Everyone mistakes Mo for the Bluejay, a fictional character created by Fengolio, who according to the stories, shares the same characteristics as Mo. But lately, Resa – Mo’s wife – has been noticing a change in Mo. He is becoming the Bluejay, heart and soul, acting recklessly and fearlessly just to play the part of the hero. Resa desperately wants to leave the Inkworld before he dies.. Or forgets who he is.

Months ago, Mo bound a book for the Adderhea that would make him immortal. But now the book is falling apart, and so is the Adderhead. He’s sick and weak, and terrified of death. So he sent his soldiers to capture Mo and force him to bind a new book.. Can Mo find a way to stop the Adderhead and more importantly, save himself?

In this finale full of suspense, action and love, we see the story draw to a conclusion. The final words are being woven in and amongst the pages, but where will the path end..


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9987. – Nik Jones.

‘Gripping, cinematic, voyeuristic. A delightfully disturbing debut.’

Cover of 9987 by Nik Jones.


The shop is everything to him – always neat and tidy, safe and reliable, the rental DVDs carefully categorised, alphabetised and memorised.
He thinks he knows his customers, until the bloodstains begin to appear – on grubby banknotes, on porn DVDs and on the shops fresh new carpet.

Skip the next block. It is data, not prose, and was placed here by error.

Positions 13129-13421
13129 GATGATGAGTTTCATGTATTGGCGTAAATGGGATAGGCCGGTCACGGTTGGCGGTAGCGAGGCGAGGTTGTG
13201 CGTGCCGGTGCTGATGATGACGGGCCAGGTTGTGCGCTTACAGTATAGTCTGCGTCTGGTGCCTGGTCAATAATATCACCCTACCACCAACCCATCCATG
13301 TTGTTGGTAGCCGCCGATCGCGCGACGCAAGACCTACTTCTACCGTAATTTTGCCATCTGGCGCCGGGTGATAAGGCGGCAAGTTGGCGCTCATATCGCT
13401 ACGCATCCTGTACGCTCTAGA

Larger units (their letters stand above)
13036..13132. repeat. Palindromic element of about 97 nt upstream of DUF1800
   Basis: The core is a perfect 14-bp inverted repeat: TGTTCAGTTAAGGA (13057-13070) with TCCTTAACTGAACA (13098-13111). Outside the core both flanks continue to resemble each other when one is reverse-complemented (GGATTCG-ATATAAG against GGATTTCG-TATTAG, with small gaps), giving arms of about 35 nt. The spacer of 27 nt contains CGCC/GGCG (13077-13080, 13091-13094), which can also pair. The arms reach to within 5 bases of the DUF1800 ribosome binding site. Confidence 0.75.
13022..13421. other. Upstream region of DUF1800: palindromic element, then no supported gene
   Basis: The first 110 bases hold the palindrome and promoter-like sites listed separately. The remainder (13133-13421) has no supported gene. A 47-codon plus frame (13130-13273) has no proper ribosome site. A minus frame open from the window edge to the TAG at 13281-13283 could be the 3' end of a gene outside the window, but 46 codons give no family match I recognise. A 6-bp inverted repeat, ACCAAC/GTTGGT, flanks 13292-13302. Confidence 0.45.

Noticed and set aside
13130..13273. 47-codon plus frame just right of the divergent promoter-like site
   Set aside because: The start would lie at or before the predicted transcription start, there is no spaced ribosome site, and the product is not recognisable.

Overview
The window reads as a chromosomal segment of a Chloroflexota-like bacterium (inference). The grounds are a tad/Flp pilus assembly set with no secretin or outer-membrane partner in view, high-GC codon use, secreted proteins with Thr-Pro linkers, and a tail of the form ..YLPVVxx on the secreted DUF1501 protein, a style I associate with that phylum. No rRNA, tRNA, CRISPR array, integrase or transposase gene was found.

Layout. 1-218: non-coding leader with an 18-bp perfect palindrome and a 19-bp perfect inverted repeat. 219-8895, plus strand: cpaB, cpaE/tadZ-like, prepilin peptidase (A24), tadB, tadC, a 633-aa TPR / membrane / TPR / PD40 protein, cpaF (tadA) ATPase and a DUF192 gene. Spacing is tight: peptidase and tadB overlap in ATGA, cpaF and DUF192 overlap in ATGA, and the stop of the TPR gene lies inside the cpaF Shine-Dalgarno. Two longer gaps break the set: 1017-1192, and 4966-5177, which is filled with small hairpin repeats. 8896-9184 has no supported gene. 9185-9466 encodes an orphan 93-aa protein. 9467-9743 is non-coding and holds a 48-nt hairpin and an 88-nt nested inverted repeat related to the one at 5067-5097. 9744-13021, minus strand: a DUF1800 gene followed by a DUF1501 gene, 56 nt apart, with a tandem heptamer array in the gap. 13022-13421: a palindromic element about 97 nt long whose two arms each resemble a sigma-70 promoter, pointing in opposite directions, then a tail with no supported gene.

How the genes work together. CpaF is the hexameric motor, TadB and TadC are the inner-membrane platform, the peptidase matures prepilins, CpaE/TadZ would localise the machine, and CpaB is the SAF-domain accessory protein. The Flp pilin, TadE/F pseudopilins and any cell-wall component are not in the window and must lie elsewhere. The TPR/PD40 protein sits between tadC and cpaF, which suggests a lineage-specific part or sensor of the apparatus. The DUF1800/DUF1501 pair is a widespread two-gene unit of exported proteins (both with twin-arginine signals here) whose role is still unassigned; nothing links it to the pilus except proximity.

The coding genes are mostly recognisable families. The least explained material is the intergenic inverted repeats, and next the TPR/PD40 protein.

Then the girl comes into his life, green eyes and fresh scarlet slashed between her thin cotton blouse. He wants to rescue and protect her. He wants to be with her. Forever.


I finished 9987 by Nik Jones not so long ago, and I have to admit it was one of murkiest reads I’ve had the – shall we say pleasure – in coming across, in a long time. It took me less than a day to read, and that has got to be purely a tribute to the author. From the first page the novel gripping me with grubby, blood-stained hands and kept me enthralled from start to finish. The novel is very confusing at first; however I found that if you just let yourself be swept up by the main protagonist, the store-manager, the narrator, then it all comes together in the most interesting and exciting way possible. Without giving too much away, not all is as it seems at the Total Rental store, and not all is as it seems with ‘him’, the narrator. In the end, Mr. Jones managed to leave me amazed as I did by no means see the finale coming. Maybe I’m gullible or maybe it is a tribute to such a well written novel and a chillingly written plot.

What I will say is this. It novel is written in a dirty manner, and not for the younger, less-matured audiance. There is many sexual references throughout the book; enough to annoy people that don’t enjoy that kind of story-line, but not enough in my opinion to draw the reader away from the action, away from the characters and plot. So just be careful, this fantastically well written debut novel from Mr. Jones, is certainly not for the faint-hearted. At a short 264 pages though, you’ll be left wondering where your day went as you get wrapped up in the pages.